Is human trafficking necessarily an evil?
Is there any situation in which trafficking could help, rather than harm, its victims?
What if, for example, the only way to give my trafficked friend M her freedom was to help bring home her Chinese-born child – which would be difficult, if not impossible, to do legally?
Could M be condemned to a lifetime in captivity for the sake of her baby girl?
What damage would be inflicted on both mother and child if M was to leave her baby behind?
How could we pursue justice against M’s “husband” and his family if they were left as the only care-givers for M’s daughter?
Would I, in fact, be willing to become a trafficker myself, to help M bring her baby home?
These are but a few of the thorny questions I’ve wrestled with over the past months, in trying help M find a solution to the dilemma that no mother should ever have to face – the choice between her child and her freedom.
There are no easy answers, and one simple fact that must be kept in mind at all times:
I am not here to bring M home.
I am here to create the possibility of bringing M home, if that’s what she should choose to do.
I am here to empower M to make the choice she’s been denied over the past three years, and to respect her decision, whatever it may be.
It may be that M opts to remain permanently in China – or, if she does come home, it may be that she ultimately chooses to return to her daughter in China.
Three years ago, M’s decision would have been simple. Now, it’s become incredibly complicated.
We all need to be aware that there are no easy options for M at this point in time, and none of us can pretend to understand the difficulty of her position.
None of us, that is, but P.
It’s time to begin sharing what is perhaps the most important story of all – a drama that’s been unfolding in the background for the past five months, and one that’s necessarily been kept a secret until now.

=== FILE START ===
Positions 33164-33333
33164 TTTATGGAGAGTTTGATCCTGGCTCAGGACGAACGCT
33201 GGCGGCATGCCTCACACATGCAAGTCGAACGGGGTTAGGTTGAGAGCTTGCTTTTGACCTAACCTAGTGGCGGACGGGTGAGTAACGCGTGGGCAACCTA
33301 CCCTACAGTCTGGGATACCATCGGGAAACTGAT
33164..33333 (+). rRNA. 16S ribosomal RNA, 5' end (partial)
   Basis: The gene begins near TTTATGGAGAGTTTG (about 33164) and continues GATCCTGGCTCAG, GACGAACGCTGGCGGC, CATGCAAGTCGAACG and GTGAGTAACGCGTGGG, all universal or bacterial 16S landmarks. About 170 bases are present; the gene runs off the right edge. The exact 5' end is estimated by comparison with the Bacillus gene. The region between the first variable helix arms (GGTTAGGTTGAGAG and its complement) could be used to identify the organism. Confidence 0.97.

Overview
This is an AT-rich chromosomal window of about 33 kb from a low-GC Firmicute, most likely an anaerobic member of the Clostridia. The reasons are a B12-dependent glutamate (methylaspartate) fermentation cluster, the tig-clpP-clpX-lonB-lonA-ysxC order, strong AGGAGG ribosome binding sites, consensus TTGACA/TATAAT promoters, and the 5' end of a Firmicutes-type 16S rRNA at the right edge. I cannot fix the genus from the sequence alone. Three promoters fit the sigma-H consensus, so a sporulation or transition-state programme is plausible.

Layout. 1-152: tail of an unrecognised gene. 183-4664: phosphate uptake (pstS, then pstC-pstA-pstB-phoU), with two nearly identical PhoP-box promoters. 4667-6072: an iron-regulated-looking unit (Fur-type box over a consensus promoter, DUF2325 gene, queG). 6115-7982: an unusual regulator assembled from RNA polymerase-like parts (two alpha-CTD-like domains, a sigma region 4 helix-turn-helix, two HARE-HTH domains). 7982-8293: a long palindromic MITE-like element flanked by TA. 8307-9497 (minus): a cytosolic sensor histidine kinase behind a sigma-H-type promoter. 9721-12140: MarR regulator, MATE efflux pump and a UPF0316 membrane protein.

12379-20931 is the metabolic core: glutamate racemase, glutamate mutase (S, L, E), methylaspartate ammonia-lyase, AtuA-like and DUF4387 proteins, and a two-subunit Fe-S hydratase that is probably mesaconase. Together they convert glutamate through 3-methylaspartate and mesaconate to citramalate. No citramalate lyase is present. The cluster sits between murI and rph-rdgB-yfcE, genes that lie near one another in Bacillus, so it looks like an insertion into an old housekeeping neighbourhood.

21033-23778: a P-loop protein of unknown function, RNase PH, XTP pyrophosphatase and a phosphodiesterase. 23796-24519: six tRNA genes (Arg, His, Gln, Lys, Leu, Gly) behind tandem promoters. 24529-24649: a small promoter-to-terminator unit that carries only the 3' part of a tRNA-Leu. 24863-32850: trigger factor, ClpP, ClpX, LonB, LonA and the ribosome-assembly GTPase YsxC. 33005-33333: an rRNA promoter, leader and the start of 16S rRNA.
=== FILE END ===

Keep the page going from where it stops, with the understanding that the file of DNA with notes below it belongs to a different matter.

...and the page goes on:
After meeting with M in China more than five months ago, I’d felt very concerned and personally responsible for her safety.
While the very fact of our meeting was a phenomenal success, I’d failed to assist M in any concrete way. M remained unable to call her family, or to contact the world via email or Facebook, and I feared that in meeting M, I’d only placed her in greater danger.
By the time I was able to meet her, after a week of frequent and extended phone conversations, M had already made the extraordinarily difficult decision to return to her home and family in Vietnam.
At that time M was, in fact, much more determined in her decision than P, who still wavered.
M was aware that it would be extremely difficult, if not impossible, for her to legally bring her Chinese-born daughter to Vietnam. After a great deal of thought, M decided it would in fact be better to leave her little girl in China.
M believed that the presence of her baby in Vietnam would make it near-impossible for her to work and potentially re-marry, and would strain her already-uncertain relations with her family.
At that time, however, M’s 10-month-old daughter was frequently ill, and was hospitalised on several occasions.
M was unable to leave her little girl in such a state, and made a personal compromise. She decided to wait two more months until the child’s first birthday, in the first week of August.
By that time, M was certain her daughter would be strong enough without her, and she herself would be free to leave.
Meanwhile, however, M’s “husband” and his parents were telling her it was time to have a second child; they wanted a boy this time.
Though M abhorred the idea of a second child, she was given no choice, and there was the possibility that she could fall pregnant at any time.
Two months seemed an acceptable risk, but any further delay would be dangerous – in any case, it was M’s own decision, and had to be respected.
I had provided M with all the information and advice she needed to make her decision. It was now my role to assist M with her choice, rather than trying to change her mind – and so I began making my preparations for the first week of August.
August, however, lay in wait with a few twists of its own.
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